ALUMINIUM BOTTLES ‘OUT-GLASS’ THE COMPETITION Since prehistoric times, bottle containers have been created from clay or asphalt, then later glass. The earliest bottles were used to contain perfume. By 1872 bottles were being used to contain carbonated drinks. The humble bottle has now entered the Aluminium age. Beer and other beverages are increasingly offered in aluminium bottles. The corrosion resistant Aluminium packaging keeps the drink cold and removes the danger posed by broken glass. There is a significant weight saving, the aluminium unit weighing 20% of its contemporary. This saves on emissions in the transport of the packaging and delivery to the retail outlet. Direct printing onto the bottle dispenses with the need for labelling.
PRECISE ALUMINIUM KEEPS TIME The aluminium based Quantum Clock is 37 times more precise than the existing international standard. It confines aluminum and beryllium ions together in an electromagnetic trap. The clock loses one second every 3.4 billion years. The aluminum clock is very accurate because it is insensitive to background magnetic and electric fields and to temperature. In February 2010 an enhanced version of the quantum logic clock was made using a single Aluminum atom. Considered the world's most precise clock, it offers more than twice the precision of the original. “Every second counts!”
BIONIC ALUMINIUM EXOSKELETON OFFERS MOBILITY The recent development of motorized Aluminium exoskeletons has provided mobility for paraplegics. The suit is strapped onto the user’s legs and incorporates tilt sensors and motors. The device does not do the walking; its movement is stimulated by the exertion of the user to enhance their ability to walk. Next-generation devices will push new boundaries in mind-body-device control. Englishwoman Claire Lomas, paralyzed from the waist down after a horse-riding accident in 2006, completed all 26.2 miles of the London Marathon in 16 days using one of these devices. The requirement for lightweight durable material made Aluminium the obvious choice.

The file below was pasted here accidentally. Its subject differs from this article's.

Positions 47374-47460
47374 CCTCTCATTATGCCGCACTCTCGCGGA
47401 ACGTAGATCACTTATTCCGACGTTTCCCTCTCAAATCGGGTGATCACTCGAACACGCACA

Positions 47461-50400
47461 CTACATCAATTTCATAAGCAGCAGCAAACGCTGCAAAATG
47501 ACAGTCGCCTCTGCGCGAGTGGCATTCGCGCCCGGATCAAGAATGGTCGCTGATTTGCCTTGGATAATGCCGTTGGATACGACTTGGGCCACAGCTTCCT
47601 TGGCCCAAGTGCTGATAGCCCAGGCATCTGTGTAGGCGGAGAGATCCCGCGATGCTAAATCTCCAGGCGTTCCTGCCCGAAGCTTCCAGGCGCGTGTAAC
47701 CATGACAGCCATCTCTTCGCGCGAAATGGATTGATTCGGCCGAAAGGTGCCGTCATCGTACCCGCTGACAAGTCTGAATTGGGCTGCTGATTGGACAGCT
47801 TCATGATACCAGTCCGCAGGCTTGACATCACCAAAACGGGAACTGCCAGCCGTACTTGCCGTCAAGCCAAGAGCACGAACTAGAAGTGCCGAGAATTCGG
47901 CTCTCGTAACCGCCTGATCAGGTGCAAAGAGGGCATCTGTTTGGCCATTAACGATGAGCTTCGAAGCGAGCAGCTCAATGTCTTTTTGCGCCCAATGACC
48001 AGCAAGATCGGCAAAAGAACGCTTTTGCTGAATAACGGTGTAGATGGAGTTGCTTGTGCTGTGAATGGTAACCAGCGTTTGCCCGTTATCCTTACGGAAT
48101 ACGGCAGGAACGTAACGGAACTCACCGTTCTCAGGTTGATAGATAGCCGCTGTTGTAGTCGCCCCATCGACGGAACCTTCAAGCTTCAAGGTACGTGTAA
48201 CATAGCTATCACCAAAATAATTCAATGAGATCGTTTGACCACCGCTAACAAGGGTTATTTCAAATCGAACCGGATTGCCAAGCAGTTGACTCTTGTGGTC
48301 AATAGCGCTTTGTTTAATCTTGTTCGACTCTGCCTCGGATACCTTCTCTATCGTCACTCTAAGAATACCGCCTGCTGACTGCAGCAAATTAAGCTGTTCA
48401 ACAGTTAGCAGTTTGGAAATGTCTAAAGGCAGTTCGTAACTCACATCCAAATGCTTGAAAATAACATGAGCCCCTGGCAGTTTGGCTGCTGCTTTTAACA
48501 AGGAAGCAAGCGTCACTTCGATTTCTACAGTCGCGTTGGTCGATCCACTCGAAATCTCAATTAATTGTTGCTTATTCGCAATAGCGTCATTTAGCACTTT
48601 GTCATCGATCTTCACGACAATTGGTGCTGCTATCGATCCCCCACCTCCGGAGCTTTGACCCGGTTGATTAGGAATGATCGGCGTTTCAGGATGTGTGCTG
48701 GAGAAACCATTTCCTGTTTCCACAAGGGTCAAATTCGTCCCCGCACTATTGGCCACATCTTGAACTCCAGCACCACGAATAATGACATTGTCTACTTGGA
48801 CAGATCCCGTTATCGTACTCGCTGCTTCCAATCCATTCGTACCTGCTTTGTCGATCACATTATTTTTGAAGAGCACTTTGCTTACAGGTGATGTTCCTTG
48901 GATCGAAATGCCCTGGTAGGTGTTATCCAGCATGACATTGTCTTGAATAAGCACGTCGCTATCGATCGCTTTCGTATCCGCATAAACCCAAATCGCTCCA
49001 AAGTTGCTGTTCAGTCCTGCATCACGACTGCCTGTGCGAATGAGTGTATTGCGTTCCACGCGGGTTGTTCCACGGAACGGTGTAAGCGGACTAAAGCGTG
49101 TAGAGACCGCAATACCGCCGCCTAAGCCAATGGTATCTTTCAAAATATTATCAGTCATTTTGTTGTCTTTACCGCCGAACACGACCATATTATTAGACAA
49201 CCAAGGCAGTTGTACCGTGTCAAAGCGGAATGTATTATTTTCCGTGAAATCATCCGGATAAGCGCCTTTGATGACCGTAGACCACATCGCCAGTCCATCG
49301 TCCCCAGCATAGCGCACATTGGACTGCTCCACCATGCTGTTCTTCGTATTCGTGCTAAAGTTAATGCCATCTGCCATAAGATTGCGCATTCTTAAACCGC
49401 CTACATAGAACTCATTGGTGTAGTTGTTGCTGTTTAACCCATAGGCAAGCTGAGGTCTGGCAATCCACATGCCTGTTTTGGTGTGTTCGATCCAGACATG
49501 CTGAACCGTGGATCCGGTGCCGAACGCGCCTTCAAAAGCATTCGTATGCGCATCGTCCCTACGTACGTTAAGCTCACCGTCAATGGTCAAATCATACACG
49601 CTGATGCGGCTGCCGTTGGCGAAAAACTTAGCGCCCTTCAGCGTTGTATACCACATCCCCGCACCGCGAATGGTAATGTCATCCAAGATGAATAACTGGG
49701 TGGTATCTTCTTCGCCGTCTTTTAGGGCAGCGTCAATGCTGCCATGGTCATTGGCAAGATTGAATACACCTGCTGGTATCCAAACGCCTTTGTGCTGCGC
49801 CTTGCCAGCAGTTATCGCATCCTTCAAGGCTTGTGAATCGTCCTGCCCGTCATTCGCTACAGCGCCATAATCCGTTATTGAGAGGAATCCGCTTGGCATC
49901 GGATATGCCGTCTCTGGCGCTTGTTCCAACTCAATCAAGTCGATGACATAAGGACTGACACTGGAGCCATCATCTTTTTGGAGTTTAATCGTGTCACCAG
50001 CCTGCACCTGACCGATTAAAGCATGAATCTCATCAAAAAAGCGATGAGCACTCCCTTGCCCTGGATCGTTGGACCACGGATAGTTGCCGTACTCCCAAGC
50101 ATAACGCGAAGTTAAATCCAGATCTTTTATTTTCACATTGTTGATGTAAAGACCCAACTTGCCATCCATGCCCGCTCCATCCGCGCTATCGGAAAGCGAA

SKY HIGH ALUMINIUM Without light weight, strong, and corrosion resistant Aluminium this iconic aeroplane could not have flown. Once heard, the sound of the Merlin engine in the Spitfire is never forgotten. Extensive use of Aluminium in key components such as the V12 engine block, crankcase, and pistons enabled sufficient power to weight ratio to deliver maximum performance. These machines could achieve 350-400mph (570-650kph) operating at 20,000ft (6000m). The Spitfire was a familiar sight in the skies over Britain throughout World War II, widely recognised for its role in the ‘Battle of Britain’ during 1940.
PRANCING HORSE POWER Always recognisable by the style and beauty of design, Ferrari cars turn heads on every continent. In its quest to make lighter cars the latest ‘Prancing Horse’ is casting its lot with Aluminium as the lightweight material of choice. Ferrari insists that Aluminium is superior for most cars and so the new 458 Italia uses Aluminium castings, extrusions, and stamped sheet. As the company has learned how to form and shape Aluminium they have reduced the sheet thickness to 0.9mm, the castings that serve as the focal point of the structure have also shrunk. In some places Ferrari uses a casting as thin as 2mm. The successor to the 458 will also be Aluminium and could weight as little as 1,180Kg.
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